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By now, you are no doubt familiar with the tearful tale of Sandra Fluke, the Georgetown University Law School student who gained national attention and iconic feminist status last week for publicly protesting the fact that her school’s heath insurance policy does not cover her contraception. Firmly grasping the mantle of victimhood, Fluke lamented that “forty percent” of female students at Georgetown Law “struggl[ed] financially as a result of this policy.”
Fluke’s complaint earned her deserved mockery, most prominently from radio host Rush Limbaugh, who riffed that she was essentially asking to be paid for having sex, behavior that he likened to a “slut” and a “prostitute.” That in turn triggered howls of exaggerated outrage from feminists and the left, most prominently President Obama, who personally called Fluke to offer his support and to say that her parents should be proud of her.
It’s worth noting that Limbaugh’s comments were intended to be humorous, even if they came off more crass than comical. One needn’t credit the left’s labored claim that he was slandering an innocent private citizen – Fluke had willingly inserted herself into the public square to support the Obama administration’s new rule requiring employers to offer health plans that include birth control coverage – but it’s only fair to acknowledge, as Limbaugh himself did with a subsequent apology, that the remarks were out of line.
Yet it’s equally fair to point out that Fluke is hardly the model public-spirited citizen that President Obama suggests, nor is she the feminist hero that some on the left have anointed her. In many ways, indeed, Sandra Fluke exemplifies much of what is wrong with the modern feminist movement.
Start with her complaint that contraception is driving female law students into dire financial straits. “Without insurance coverage, contraception, as you know, can cost a woman over $3,000 during law school,” Fluke has said. Even discounting the obvious point that there are surely cheaper ways to obtain birth control – including but not limited to limiting one’s sexual activity – it’s hard to sympathize with this grievance. In another instance, she has sorrowfully recounted how one woman she knew felt “powerless” at a pharmacy counter when informed that contraceptives weren’t covered by the school’s health care plan. No doubt that was an unpleasant moment, but it trivializes female empowerment to an absurd degree to suggest that the woman’s experience is worthy of either public attention or private subsidy.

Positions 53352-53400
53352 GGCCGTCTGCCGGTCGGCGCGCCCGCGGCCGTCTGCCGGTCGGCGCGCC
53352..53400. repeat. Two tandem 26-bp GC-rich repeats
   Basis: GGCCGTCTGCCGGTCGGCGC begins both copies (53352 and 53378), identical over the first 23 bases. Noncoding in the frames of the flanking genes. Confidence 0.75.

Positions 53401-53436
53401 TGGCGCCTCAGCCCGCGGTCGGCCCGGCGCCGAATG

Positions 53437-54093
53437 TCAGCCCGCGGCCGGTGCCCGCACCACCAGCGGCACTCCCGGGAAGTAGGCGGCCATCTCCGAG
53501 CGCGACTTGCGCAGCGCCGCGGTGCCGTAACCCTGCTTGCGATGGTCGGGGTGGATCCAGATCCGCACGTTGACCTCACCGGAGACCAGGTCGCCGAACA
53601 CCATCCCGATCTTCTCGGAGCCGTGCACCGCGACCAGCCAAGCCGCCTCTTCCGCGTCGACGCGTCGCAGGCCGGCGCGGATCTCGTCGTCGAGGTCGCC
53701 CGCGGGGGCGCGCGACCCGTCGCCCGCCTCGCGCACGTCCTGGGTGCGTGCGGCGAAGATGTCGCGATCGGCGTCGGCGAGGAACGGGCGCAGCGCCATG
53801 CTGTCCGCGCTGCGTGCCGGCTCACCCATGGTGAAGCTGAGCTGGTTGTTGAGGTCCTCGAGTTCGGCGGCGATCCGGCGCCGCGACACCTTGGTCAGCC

It’s true, of course, that law school imposes steep financial burdens on students, but primary among these is the exorbitant cost of attendance — $46,000 a year in tuition alone at Georgetown Law. Compounded over three years, that is a significant financial hardship. But of course it was Fluke herself who made the choice to attend such an expensive and elite school law school, rather than, say, accepting a scholarship from a less prestigious institution. Considering that she did make that choice, it takes a special kind of chutzpah for her to now demand that someone else has to pay for her contraceptive needs. Yet it is all too typical of a widespread entitlement mentality that demands financial protection – a bailout, as it were – from the costs of voluntarily made decisions. Special pleading for contraception coverage is not only a singularly poor example of public spiritedness and an affront to responsible citizenship, but it is selfish in the extreme.
The entitlement mentality is evident on another level, as well. For the left, contraception itself is a special female entitlement, and entitlements come without price tags. Notwithstanding the left’s claim that this debate is about women’s “health” and “reproductive freedom,” the real objective is free contraception for all women, at public expense, which is what ObamaCare has essentially achieved.
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